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Sunday, August 27, 2017

Product Review ~ Redington Goat Head Sole Spikes

The texture of the many boulders and cobblestones of a Northern California freestone watershed is very unique. Polished Sierra granite is just that, and some rivers like the North Fork Yuba, or the North Fork Feather are great examples. So polished, that some boulders have a high sheen to them like they just came out of a auto detail center. Your average stud on the bottom of a wading boot is smooth and rounded, and when they meet the polished Sierra granite one might as well be ice skating. It can be a dangerous situation, especially on dry cobbles and boulders while trying to leap from rock to rock. No stud is perfect, but some come close.

For the last few years I was using the Simms Hardbite Cleat, a good stud that has a roughed up surface to adhere to polished granite and other types of rock. The rough surface is key to any stud as they provide a better grip both in and out of the water. The problem with the simms cleat was the threads on the screw that held them in place. With a small flange to them they pulled out on me continuously, even when glued on. I worked for Solid MFG back in the early to mid 90's, a high end snowboard company, so I know all about adhesion properties and laminating. With proper prep and the highest quality glue sold over the counter, the Hardbite Cleat still pulled out. It got to the point where I was spending a ridiculous amount of money, even at cost. It was more about spending time on the boots when I had other things to do to prepare for my guide trips.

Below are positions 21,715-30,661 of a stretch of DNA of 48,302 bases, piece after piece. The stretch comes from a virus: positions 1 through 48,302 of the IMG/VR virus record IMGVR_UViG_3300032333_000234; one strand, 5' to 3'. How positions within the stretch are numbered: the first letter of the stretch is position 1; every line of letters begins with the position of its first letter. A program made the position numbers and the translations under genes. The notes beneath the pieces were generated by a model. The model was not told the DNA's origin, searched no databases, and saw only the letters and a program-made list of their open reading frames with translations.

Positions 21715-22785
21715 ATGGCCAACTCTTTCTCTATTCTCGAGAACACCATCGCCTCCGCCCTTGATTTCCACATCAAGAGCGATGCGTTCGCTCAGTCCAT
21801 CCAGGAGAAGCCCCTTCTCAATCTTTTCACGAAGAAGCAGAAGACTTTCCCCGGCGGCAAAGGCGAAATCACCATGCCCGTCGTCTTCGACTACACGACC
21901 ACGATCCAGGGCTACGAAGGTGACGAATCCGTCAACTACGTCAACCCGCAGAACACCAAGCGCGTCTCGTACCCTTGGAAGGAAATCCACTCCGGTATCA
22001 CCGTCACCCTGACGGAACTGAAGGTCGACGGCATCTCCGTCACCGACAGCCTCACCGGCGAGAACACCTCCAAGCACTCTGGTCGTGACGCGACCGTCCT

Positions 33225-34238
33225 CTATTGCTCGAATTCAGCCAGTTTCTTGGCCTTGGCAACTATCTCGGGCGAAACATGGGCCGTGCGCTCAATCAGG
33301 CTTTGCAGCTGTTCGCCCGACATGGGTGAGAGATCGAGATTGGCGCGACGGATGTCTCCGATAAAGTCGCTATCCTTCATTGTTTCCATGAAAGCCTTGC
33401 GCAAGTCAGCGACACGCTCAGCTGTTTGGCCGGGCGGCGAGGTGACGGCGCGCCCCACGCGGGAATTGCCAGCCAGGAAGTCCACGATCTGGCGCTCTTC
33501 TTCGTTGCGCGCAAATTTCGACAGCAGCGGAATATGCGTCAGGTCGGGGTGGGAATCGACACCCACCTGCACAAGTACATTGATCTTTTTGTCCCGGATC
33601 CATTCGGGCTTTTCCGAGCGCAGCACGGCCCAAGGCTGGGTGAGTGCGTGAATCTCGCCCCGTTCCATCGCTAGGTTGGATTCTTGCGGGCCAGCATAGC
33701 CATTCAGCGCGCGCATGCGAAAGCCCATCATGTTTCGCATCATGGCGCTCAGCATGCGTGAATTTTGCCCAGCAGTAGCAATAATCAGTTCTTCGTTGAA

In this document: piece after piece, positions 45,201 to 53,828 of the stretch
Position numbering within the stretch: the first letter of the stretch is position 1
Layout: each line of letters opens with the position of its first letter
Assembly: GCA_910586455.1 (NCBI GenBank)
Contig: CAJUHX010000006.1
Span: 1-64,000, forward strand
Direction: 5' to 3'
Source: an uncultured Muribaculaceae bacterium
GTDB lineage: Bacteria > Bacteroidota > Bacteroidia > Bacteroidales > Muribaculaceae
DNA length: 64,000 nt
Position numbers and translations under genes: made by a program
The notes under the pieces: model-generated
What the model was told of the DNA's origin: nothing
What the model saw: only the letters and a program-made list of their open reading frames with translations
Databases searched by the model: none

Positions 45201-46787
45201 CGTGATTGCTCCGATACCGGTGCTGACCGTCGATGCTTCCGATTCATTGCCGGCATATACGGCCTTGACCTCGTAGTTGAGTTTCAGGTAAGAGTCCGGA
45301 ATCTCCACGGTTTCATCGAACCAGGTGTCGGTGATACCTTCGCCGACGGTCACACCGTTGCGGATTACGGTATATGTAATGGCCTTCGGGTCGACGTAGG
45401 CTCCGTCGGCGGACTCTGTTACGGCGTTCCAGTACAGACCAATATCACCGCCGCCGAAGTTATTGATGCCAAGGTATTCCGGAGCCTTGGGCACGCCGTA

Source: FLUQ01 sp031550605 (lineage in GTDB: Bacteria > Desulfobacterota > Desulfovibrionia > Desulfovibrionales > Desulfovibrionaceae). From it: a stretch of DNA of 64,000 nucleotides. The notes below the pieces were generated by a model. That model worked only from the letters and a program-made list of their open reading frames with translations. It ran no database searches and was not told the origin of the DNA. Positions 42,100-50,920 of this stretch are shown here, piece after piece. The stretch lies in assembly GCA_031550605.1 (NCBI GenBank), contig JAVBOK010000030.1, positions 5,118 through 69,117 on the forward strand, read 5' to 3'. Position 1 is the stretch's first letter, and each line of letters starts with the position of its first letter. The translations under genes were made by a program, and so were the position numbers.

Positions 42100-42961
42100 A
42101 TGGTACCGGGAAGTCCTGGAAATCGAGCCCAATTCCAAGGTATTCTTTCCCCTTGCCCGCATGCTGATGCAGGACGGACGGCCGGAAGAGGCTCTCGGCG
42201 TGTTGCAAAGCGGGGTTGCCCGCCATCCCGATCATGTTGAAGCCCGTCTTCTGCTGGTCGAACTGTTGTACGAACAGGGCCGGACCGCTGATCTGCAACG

Enter Redington, and by partnering up with Goat Head Sole Spikes from the Wasatch mountains of Utah, they were able to bring it into the mainstream of the fly fishing industry. The four-way split head design mimics the hoof shape of one of nature's great rock hopping artists, the South African klipspringer, which name means literally "rock jumper". Their hooves have a four-way split nail that provides 10-times more traction than common animal hooves. I've been using the Goat Heads for the past two weeks with over 40 hours of testing time, enough to be able to give you an accurate review. 

First off, the larger flange on the screw holds into the sole much more efficiently than any other screw in stud. I matched the Goat Heads to the bottom of my Redington Prowler boots, and after 40 hours of scrambling along the mine field of boulders on the North Fork Yuba River none have pulled out. The only thing I have noticed is that they do wear down and do not bite like new. Keep in mind I'm on the river way more than your average fly angler, nearly everyday. Is a different type of metal needed for longevity? Now that is the question.

The kit itself is user friendly coming with its own driver tool (1/4" socket), and the application is easy, just requires a little bit of effort to get the screw started. I feel Goat Head Sole Spikes are worth looking into if you want better traction while roaming the Sierra. You can order yours by going to Redington's website HERE

1 comment:

  1. I would guess that, like brakes, faster wear goes with softness goes with better bite. I'm going to try the.


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